If you’re thinking about getting a divorce in Colorado, you might mistakenly believe it’s simply a matter of filing paperwork (a dissolution of marriage form) with the court. Yes, divorce is a legal matter that can only be obtained through the court. But before the court will sign a decree of legal separation or divorce, you must work out a complete divorce plan. The written document that details these terms, and is given to the court, is called a separation agreement.
The separation agreement must include the following:
1. Assets, such as houses, furniture, jewelry, cars and money, that you have accumulated during the marriage must be accounted for and divided. Here, you will need to distinguish between marital assets (anything bought or acquired during the marriage, gift to each other, and any increase in value of assets during the marriage) and separate assets (assets you brought to the marriage, or gifts and inheritances you got during the marriage, except from each other).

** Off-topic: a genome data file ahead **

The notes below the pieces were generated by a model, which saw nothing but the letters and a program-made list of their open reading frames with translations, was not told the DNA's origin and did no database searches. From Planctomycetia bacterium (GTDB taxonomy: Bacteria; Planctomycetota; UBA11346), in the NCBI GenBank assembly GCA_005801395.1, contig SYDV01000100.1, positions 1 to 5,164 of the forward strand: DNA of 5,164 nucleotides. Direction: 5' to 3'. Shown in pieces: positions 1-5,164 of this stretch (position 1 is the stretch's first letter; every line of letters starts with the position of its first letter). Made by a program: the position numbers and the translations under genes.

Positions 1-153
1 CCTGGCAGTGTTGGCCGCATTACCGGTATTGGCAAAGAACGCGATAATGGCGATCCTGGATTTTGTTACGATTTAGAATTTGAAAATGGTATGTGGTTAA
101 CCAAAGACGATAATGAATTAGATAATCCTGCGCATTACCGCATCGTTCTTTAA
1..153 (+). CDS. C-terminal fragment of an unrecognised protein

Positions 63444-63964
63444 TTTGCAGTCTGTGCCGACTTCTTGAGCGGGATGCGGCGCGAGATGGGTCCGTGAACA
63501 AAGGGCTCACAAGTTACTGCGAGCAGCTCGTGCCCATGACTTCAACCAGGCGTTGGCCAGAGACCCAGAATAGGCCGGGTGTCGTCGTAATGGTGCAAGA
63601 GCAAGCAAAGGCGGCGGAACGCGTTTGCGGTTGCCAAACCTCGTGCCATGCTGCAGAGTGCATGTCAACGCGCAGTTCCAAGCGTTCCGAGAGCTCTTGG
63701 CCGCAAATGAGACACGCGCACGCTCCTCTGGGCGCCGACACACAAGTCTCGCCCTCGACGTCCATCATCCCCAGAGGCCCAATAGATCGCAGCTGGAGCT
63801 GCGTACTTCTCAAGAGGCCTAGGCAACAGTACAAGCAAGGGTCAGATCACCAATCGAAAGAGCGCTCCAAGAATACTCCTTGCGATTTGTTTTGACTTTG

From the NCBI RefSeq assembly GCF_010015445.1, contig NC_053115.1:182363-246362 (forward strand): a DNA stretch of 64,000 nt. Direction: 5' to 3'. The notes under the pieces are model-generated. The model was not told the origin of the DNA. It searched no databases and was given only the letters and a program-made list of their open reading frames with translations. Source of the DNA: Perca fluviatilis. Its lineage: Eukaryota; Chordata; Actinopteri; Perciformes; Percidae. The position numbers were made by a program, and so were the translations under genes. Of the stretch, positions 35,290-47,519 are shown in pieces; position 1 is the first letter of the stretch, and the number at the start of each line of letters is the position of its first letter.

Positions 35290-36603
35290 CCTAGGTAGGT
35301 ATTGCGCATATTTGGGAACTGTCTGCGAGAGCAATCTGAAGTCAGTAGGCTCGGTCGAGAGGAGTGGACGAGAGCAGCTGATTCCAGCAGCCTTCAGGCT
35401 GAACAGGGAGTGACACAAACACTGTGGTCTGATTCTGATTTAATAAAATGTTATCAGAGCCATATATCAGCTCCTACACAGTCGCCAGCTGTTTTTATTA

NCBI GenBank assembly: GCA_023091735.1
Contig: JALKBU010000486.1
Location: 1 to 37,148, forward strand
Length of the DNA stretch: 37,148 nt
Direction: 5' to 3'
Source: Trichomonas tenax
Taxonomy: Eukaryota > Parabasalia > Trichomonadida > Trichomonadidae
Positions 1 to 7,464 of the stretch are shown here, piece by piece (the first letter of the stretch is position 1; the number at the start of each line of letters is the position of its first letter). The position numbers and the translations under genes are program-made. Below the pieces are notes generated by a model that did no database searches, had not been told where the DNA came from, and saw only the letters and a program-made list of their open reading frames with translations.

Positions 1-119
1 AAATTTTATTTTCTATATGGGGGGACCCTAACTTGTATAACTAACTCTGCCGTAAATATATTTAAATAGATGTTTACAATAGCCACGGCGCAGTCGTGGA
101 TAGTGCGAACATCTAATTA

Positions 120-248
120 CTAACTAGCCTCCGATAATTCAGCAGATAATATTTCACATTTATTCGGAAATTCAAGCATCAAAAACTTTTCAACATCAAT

2. Debts, including taxes, must be accounted for and paid, or you and your soon-to-be ex must decide who is going to pay them. Likewise, you will want to distinguish between marital debts and separate debts.
3. A parenting plan for your children must be written up, and you must decide about their financial support.
4. A consideration about maintenance. If either you or your spouse is supporting the other person financially, you must decide if and how that will continue post-divorce.
5. You must arrange to pay for any costs of the divorce itself: the court filing fee, mediators, lawyers, accountants, recording fees.
6. You must agree when and under what circumstances any of your agreements will end or change.
For more information about the steps involved in divorce or legal separation, check out the “Friendly Divorce Guidebook for Colorado: How to Plan, Negotiate and File Your Divorce, 8th Edition” by M. Arden Hauer, MA, JD